The sun was setting on a beautiful afternoon on the Chogoria Trail descending Mt. Kenya. It was our eighth hour hiking, and Jarrod and I were casually walking though the rainforest. I was looking down, trying to avoid another ankle sprain, when suddenly Jarrod stopped and shouted, “Elephants!” One large and one small elephant stood looming over us to our right. The large elephant took a few steps forward. Our guide started running.
I climbed Mt. Kenya last week! At 17,000 feet, Mt. Kenya is the second highest mountain in Africa. I traveled with Jarrod, a U.W. radiology resident and a truly awesome guy, not just because he remembered the altitude sickness drugs. Our trip lasted five days, including the four-hour drive to and from Mt. Kenya. We traversed the mountain with 2 guides using the Sirimon trail over Point Lenana and down the Chogoria trail.
Away we go. Thank you to Jarrod for taking most of these photos!
|Day 1. The hike was a three hour trek up this road to Old Moses Camp. Here is a our baboon welcoming committee.|
|Jarrod walking into Old Moses Camp.|
|The view from Old Moses. The environment no longer can sustain trees.|
|A picture of me taking a picture of the sunset.|
|Day 2. I asked our guide, Geoffrey, "What's the plan for the day?" He pointed at the mountain and said, "We go there." Actually, we had a seven hour hike up to Shipton's camp at the base of the peak.|
|Winter is coming.|
|...his hand is still in there.|
|This lobelia is a Red Sox fan.|
|We arrive at Shipton's Camp.|
|Day 3. We left at 3:00am to climb the final 2,000 feet to Lenana Peak. My camera caught frostbite, so all the remaining pics are from Jarrod.|
|Sylvester Stallone would enjoy the climb (um, it is very rocky)|
|Made it to the highes...wait, this is the 3rd highest peak?! The other two peaks require rock climbing or technical training. Lenana is cool because you can read the new Kenyan constitution in the box to the left. 17,000 feet!|
|Jarrod also made it.|
|We were lucky because we were able to see the sunrise over the clouds, and then the clouds drifted away.|
|A picture at the same point on our way down.|
|Geoffrey could somehow sprint the downhill. Here he is waiting for us and taking a break.|
|The crew at the bottom: Jarrod, J.J., Geoffrey, and, um J-Dan.|
|Day 4. We hiked along the ridge of the mountain on the Chogoria trail. The tarns or small mountain lakes led the way.|
We were high.
|We began walking though tall grass, wild flowers, and loose rocks....yup, I sprained my ankle right about NOW.|
|I told them to go on without me. It looked like a beautiful hike.|
|Ok, I hobbled along too and just slowed everyone down.|
|The trees are back! Into the rainforest.|
|We arrived at Mt. Kenya Cabins to this sign. We were wondering what all the giant poop was around our cabin. Water buffalo! It was getting late, I guess I should...|
|...just sleep outside. This grass is never mowed! The water buffalo and water buck eat all the grass.|
|Water buck in the morning|
|Day 5. We hiked two hours down past enormous amounts of elephant dung until a four by four picked us up to take us to the main road. I was sore, tired, and excited to see the truck. Eight hours later, we were home in Naivasha.|
Other highlights of the trip:
My favorite running joke of the trip: Jarrod is a curious guy and asks many questions. As we were reaching Shipton’s camp at the base of the peak, Jarrod asked Geoffrey, our guide, “Do many people get sick and have to turn around? How steep is the peak?” Geoffrey turned around and stopped. He look squarely at Jarrod and said, “Jarrod, it’s OK, you can do it. Do not be scared. You can find the courage to climb the mountain.” I offered to hold Jarrod’s hand throughout the summit, but Jarrod told Geoffrey that he would somehow find the courage to climb. Two days later, after the summit, we had to climb a 600-meter, steep section before descending the mountain. Geoffrey led us on an exaggerated zig-zaggy route. Halfway through, Geoffrey stopped us and explained, “Dan, this is very steep, and we are climbing in zig-zags for Jarrod.” Jarrod said that although he was scared, he would find the courage to continue. I love Jarrod.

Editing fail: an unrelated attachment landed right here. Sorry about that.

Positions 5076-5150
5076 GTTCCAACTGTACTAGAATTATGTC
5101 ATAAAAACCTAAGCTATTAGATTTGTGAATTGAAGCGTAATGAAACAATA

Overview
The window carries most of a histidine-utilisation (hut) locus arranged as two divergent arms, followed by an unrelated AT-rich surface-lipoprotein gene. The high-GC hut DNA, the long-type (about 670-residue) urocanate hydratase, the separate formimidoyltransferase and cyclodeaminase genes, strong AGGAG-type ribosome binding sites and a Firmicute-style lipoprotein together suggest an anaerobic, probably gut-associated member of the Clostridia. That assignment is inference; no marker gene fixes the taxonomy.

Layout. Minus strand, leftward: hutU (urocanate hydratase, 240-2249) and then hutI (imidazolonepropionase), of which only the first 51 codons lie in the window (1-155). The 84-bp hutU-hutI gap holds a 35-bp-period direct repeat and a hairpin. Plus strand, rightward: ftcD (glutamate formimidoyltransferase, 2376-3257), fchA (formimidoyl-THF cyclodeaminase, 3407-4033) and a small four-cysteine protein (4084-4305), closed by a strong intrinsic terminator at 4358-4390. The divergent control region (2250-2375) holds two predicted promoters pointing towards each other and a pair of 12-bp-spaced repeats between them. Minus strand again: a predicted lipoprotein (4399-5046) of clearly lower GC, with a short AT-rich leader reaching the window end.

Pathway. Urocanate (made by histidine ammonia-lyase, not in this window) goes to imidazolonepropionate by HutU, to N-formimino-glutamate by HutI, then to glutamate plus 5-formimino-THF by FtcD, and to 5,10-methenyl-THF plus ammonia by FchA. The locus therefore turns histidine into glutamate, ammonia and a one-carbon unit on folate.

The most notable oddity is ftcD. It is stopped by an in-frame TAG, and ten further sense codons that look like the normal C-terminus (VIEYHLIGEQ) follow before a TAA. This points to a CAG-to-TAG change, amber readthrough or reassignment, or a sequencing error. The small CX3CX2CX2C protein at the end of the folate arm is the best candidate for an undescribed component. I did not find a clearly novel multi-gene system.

On our last night at Mt. Kenya Cabins, Jarrod opened up a package of gummy babies. I’m not kidding, they were not gummy bears, but gummy babies. Our guide/cook, J.J., was a smooth operator and man of few words. J.J. walked by as Jarrod was opening the gummy babies. Jarrod offered him some. J.J. simply said, “I take them?” Jarrod said, “Sure, J.J., you take them.” J.J. grinned and took them. I hope they were delicious.
Oh, back to the elephants! I guess adult elephants charge when they feel their young are being threatened. Our guide, Geoffrey, thought the adult elephant was about to charge. He started running, and shouted for us to do same. I limped off, but Jarrod snapped a picture and then ran off behind the guide. The elephants apparently did not see us as a threat, and they just sauntered off into the trees. We returned a few minutes later, but they were gone. Even in those few seconds, seeing elephants in the wild without being aided by a safari is something I will never forget.
The food was certainly a highlight. J.J. is a wizard on a camp stove. We ate ten-times better than we expected.
We traveled through tea country on our way to and from Naivasha. Tea, flowers and coffee are Kenya’s largest exports.
This was a tremendous experience. A big thank you to Camille for encouraging me to go, and also to Jarrod for finding the courage.
Seven more weeks….Thank you for reading!